A recent bee started buzzing in my bonnet. Something about people who just collect myths and spit them out to prove a point has gotten under my skin, and this has been festering for awhile and it’s part of my current disillusionment with Joseph Campbell. On one hand, it’s a very superficial way to win an argument. But on the other, it does a disservice to the myth. Each myth has a context, and it’s important to recognize this context. I sort of addressed this in a previous post. What was once a learning tool for young Greek boys is probably not a learning tool for young American women. Sure, it can work if you force it into a new context, even revising the story to fit. But have you ever tried forcing a puzzle piece into a place where it doesn’t go? It’s the same with a myth. If you pound it enough, it’ll fit wherever you want it to, but that doesn’t mean it belongs there.
In my dissertation research, I’ve been recently captivated by the idea of consumption as an inherent part of the American psyche. In fact, I have boldly come to the decision that consumption is the driving force behind Manifest Destiny, which itself is the core of the American psyche. We have been consumers since the pilgrims came to this country; since the Revolution made it our own; since the Frontiersmen, women, and settlers claimed the land; and since we started mass producing “stuff.” Unlike our Old World forefathers, it’s not enough for us to consume food, shelter, clothing and other basic necessities. It’s not enough to consume art, religion or ideas. We want to consume everything and in increasing amounts. George Ritzer terms this “hyperconsumption.”
Since consumption is the core of our psyche and since I’m a self-declared cultural relativist (a remnant of my early Anthropology training), I don’t find fault with the fact that we consume. But we’ve made consumption an addiction. We don’t just consume for the sake of consuming, but somewhere along the way we started forming the core of our identity with the things we consume: by the clothes we wear, or the brands we choose to advertise, the car we drive, etc. We consciously project to the world what we want the world to think of us based on the items we are consuming.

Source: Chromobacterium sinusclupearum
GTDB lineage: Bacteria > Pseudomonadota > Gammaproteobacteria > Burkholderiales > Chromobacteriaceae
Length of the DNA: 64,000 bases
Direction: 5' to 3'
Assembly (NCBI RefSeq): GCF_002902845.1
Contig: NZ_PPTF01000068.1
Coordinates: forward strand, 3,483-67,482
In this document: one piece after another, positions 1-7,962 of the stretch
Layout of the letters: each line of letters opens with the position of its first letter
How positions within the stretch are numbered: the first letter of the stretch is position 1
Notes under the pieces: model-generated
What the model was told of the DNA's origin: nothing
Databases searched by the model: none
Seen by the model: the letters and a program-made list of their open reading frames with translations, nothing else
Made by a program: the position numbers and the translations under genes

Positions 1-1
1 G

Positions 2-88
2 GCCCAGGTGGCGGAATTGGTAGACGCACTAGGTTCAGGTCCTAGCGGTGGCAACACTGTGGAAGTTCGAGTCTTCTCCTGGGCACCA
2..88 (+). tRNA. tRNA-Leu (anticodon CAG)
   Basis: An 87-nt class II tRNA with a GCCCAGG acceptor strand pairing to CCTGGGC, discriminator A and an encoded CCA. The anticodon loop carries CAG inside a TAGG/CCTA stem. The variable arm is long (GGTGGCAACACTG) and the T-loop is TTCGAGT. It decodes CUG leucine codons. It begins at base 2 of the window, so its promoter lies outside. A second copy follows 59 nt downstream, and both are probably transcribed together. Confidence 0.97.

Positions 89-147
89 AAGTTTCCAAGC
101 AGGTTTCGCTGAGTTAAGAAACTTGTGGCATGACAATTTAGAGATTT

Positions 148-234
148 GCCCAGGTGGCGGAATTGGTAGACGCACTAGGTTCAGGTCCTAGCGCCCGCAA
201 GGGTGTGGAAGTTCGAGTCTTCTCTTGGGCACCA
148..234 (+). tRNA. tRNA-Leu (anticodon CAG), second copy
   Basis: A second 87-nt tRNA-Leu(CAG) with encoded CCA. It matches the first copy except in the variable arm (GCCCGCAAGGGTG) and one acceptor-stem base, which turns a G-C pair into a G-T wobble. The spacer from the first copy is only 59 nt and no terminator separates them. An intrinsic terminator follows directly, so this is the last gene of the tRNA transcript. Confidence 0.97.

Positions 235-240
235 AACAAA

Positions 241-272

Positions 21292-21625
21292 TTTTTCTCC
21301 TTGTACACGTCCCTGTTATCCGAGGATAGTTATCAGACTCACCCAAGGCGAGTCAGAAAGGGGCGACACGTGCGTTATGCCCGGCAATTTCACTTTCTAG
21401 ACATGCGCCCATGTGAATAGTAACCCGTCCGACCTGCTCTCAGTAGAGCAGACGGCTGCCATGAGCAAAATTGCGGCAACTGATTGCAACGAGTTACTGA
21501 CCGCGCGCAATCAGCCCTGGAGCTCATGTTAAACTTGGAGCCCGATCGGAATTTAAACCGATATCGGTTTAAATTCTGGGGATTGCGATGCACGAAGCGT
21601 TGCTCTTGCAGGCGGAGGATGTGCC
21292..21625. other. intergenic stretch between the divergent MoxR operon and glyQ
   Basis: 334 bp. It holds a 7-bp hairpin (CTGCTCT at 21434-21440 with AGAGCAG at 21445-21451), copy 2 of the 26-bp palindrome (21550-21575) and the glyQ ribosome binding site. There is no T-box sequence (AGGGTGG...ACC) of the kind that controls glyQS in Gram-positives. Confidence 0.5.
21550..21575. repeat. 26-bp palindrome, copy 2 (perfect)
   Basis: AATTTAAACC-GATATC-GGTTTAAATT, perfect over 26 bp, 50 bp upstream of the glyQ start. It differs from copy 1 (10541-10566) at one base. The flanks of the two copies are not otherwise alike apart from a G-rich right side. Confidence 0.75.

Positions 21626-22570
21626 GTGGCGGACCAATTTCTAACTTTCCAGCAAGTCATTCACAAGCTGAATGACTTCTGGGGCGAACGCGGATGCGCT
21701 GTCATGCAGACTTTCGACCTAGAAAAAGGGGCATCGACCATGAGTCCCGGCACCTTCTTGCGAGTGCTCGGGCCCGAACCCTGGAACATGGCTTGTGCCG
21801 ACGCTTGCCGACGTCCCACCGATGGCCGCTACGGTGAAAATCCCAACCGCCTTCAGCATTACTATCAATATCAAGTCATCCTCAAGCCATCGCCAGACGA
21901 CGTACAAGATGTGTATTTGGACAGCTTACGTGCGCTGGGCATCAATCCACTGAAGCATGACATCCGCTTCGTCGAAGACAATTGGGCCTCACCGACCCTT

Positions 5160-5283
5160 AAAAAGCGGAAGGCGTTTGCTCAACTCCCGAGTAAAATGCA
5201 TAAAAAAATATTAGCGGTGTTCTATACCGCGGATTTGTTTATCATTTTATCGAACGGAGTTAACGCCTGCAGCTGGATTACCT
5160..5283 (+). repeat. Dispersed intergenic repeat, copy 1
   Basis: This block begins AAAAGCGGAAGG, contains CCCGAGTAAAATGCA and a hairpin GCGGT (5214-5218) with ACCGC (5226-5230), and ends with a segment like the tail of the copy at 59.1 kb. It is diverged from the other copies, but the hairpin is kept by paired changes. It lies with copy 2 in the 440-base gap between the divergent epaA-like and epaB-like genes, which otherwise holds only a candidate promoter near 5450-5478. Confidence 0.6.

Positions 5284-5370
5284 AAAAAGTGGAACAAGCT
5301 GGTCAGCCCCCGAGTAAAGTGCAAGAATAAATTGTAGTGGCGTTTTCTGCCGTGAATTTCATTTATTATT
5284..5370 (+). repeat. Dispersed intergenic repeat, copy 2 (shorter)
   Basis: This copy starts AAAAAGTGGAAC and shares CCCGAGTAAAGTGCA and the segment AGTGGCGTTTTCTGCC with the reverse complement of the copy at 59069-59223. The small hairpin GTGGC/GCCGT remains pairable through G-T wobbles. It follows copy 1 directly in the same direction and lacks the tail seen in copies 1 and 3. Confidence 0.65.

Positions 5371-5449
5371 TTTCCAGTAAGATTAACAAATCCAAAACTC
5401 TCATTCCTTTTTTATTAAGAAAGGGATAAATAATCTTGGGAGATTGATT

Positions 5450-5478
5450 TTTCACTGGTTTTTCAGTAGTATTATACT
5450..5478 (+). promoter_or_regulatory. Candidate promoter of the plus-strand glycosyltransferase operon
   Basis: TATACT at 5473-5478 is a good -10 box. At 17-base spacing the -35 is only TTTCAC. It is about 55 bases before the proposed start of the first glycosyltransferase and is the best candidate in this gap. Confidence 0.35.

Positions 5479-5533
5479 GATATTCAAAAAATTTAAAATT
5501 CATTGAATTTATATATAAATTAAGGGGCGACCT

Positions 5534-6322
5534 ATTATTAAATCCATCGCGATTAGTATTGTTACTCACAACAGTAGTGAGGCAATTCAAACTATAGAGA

But there’s a neurosis in hyperconsumption. We call them “collectors,” “hoarders,” or even “pack rats.” Chances are we all either know a number of friends who we would tag with those descriptions, or maybe we have certain aspects in our own lives that others would label as such. At various stages of my life, I’ve had things I’ve consciously collected, and I’ve held onto them in the classic pack-rat mentality until one move too many and they lost any and all meaning. As of right now, if I had to claim any conscious act of collecting and/or hoarding, it would be books. But the danger to collecting depends on what you do with it.
And this is where myth collecting comes into play. It’s good to know the various myths of the world. I say it many times that myths are some of the best artifacts we have from all times and cultures. They reveal so much about a culture’s beliefs, behaviors and psychology more so than many of the artifacts that do survive the times. This is one reason why I hold a very broad definition of what constitutes a “myth.” But so what? So what if you can recite a passage from Homer for me to prove a point in an argument? Or so what, Professor Campbell, that you can find three examples from world myth that supports your claim? What do you want me to do with it?
The academic realm of mythological studies threatens to become a myth collection. More importantly, choose a few mythologists, follow their work, and regurgitate their findings and sound very smart at a cocktail party. People turn to myth when they are seeking answers. I’ve heard many people tell me that they found the answers they were looking for to a particular crisis in the works of Joseph Campbell. But while they may find the answers, do they actually put them to action? This is isn’t easy.
This is where my dissertation has taken me. It’s become important to me to be able to read a myth and cull from it not only a culture-specific understanding of the myth’s context but also gain an understanding of the tools of mythology so that they can be applied to the current myth spectrum. It is only through this that we can begin to unlock the hidden mysteries of American mythology, long ignored as “too popular for serious scholarship.” It is through this that we can begin to understand the phenomenon of fanatic behavior that has helped define so many modes in the past 50 years. And I firmly believe that this will help us gain a better framework to create those myths that might actually initiate the healing process this country so desperately needs.